When students at a university in London decided to place a Palestinian flag onto their rugby kits, it was an act of solidarity and defiance. Student Union President Daniel Nasr argues critics are wrong to say sport isn't political.

Everything is political: Facebook is political, Marmite is political, theatre is political. Everything, every decision, every move, every point you raise, every time you pick up a twenty bag, is a political act.

Yesterday, The Jewish News – the UK’s biggest Jewish newspaper – published an article online, calling out Goldsmiths University Men’s Rugby Club for their recent decision to embroider Palestinian flags onto their new kits.

The post was brimming with quotes from those wishing to argue that politics is irrelevant to sport, and that this decision is “disappointing”. “Sport is not an area where political acts should be welcomed and this inherently political act”, said a spokesperson for the Union of Jewish Students.

Respectfully, I beg to differ.

Athletes and sports fans have historically held an important role in mainstream political education. From athletes refusing to stand for the American national anthem in protest of state and police violence in the United States right now, to the Rugby Union’s decisive role against South African Apartheid

Although some argue that sport doesn’t typically have an audience that is ‘political’, we can use these platforms engage a diverse cross-section of society- to enable a proactive and immersive political experience, opening up debate and bringing it into the mainstream.


At Goldsmiths, we’re using sport to engage with the political. Our men’s rugby team have always been ‘politically’ active, having collaborated with the Feminist Society on an anti-Lad Culture campaign last year, acting as ambassadors for an anti-sexual harassment campaign during Freshers Week, and releasing anti-lad culture literature to encourage its abolishment.

They’ve used their sporting platform to draw in a diverse group of people that otherwise would not engage with the topics, bringing social and political education to the student body, and organising one of our most successful events during our recent Freshers Week regarding sexual harassment on campus: spreading messages, engaging on difficult to tackle topics and breaking down stereotypes about rugby teams as a whole.

Their next chosen campaign was to support Palestine, showing solidarity with an occupied people, who themselves are not freely able to play sport without barriers as we are here in the UK. Palestinian sports teams have historically been barred from engaging with international sport due to strict border regulations and their continued demonisation in the international press.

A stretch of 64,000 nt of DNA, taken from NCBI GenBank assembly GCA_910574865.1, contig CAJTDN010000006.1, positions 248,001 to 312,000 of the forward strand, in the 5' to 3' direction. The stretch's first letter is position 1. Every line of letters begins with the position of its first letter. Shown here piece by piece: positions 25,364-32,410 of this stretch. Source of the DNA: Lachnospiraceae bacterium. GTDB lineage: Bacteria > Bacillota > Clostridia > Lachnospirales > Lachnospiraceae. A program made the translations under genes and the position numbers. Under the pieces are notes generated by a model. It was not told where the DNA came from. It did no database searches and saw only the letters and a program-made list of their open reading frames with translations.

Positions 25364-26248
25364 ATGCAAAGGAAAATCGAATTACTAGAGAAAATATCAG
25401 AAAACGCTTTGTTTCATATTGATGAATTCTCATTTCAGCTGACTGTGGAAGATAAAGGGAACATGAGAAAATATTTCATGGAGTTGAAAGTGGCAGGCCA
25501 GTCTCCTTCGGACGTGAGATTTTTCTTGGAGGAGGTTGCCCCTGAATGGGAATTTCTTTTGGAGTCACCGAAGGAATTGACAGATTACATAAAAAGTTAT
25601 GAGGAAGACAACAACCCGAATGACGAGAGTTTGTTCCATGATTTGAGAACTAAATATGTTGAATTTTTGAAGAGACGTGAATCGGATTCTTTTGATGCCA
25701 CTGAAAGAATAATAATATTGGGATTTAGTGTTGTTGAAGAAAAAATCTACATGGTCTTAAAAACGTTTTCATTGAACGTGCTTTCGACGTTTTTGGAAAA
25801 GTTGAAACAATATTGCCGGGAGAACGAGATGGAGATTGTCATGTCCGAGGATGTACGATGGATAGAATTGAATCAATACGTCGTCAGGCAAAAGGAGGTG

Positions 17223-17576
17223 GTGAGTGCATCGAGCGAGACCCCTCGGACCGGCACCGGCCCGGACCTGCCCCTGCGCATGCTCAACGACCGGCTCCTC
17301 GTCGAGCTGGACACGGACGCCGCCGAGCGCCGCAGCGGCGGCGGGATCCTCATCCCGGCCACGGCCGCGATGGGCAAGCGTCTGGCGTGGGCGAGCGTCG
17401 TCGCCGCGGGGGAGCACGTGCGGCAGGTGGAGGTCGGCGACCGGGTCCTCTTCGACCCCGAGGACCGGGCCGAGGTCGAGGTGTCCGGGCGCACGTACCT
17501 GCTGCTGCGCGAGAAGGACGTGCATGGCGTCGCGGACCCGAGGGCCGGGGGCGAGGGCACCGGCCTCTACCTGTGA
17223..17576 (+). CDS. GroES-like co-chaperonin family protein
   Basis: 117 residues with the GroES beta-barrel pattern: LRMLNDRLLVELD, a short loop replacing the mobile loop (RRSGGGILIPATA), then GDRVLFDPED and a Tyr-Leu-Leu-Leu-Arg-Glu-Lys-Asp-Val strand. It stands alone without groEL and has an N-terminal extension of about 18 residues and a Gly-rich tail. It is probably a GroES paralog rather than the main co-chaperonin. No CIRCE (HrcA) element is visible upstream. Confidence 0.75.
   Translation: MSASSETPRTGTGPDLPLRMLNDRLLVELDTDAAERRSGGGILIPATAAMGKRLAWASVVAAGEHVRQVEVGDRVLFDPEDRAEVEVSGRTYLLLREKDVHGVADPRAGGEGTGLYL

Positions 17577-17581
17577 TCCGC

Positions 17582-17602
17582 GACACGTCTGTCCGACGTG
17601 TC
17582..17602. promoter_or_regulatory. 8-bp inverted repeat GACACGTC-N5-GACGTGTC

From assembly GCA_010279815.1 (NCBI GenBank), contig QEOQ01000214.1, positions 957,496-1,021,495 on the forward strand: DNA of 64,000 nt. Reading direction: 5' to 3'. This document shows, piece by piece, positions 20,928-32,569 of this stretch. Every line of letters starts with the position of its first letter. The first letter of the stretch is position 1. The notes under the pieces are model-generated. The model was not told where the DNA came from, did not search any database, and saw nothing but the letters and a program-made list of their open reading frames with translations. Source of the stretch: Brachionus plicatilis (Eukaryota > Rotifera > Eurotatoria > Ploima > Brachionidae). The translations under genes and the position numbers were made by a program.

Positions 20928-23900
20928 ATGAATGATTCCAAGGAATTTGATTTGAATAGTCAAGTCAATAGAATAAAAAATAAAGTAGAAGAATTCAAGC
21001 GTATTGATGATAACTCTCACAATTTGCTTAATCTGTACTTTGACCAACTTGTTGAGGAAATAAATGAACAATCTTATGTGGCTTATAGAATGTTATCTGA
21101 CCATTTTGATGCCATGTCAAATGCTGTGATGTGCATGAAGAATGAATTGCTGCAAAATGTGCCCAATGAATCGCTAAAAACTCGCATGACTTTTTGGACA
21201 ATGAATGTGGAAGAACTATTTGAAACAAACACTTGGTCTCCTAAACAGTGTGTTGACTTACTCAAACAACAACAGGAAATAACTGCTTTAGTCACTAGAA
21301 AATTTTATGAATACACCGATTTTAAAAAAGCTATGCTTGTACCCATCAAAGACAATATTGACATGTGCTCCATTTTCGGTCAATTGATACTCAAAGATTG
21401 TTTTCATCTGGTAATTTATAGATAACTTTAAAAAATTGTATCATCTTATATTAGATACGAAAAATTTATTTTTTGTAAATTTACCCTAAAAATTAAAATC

In 2015, Goldsmiths students overwhelmingly passed Students’ Union policy to support BDS – Boycott, Divestment and Sanctions against Israeli occupation of Palestine. The global campaign aims to increase the economic and political pressure on the Israeli state, in order to force them to end Israel’s occupation of Palestinian land, recognising full equality to Arab-Palestinian citizens of Israel, and respect the right of return for Palestinian refugees.

Goldsmiths Rugby Club decided that proudly displaying the Palestinian flags on their kits would be their way of showing proactive solidarity and support for the campaign.

BDS against Israel was born out of the same idea as BDS in South Africa, a means of non-violent opposition against the apartheid system, where one group of people were oppressed at the benefit of the other. South African BDS led to international recognition and support for the campaign, and against the apartheid that was taking place. BDS against Israel aims for this support, and such shows of solidarity will only enhance its profile.

>Whether you agree with their sentiment or not, it is the right of any student group or sporting group to be able to peacefully voice the political position that they choose. Goldsmiths students have chosen to show solidarity with Palestinian people, and as such wear their flags with pride.

Students are not alone in using their sports platforms for political means. From John Carlos’ ‘black power salute’ at the 1968 Olympics, to the flying of the Palestinian flag by Celtic fans at a recent Champions League game, the demonstrable willingness, capacity and prerogative of the sporting arena to voice progressive political opinion is evident and powerful.

This is not a new phenomenon. Sport is a political act and should be seen as one. It is a platform and an opportunity for anyone involved to voice their opinion. I’ve noticed that in spaces such as these, where the political is not explicitly evident, the argument of ‘unnecessary politicisation’ is deployed. It is used as a tactic to shut down radical, progressive thought and repress solidarity. It is a bullshit argument and one that needs to be recognised and deconstructed.

Daniel Nasr is the President of Goldsmiths University Students’ Union. Follow him on Twitter

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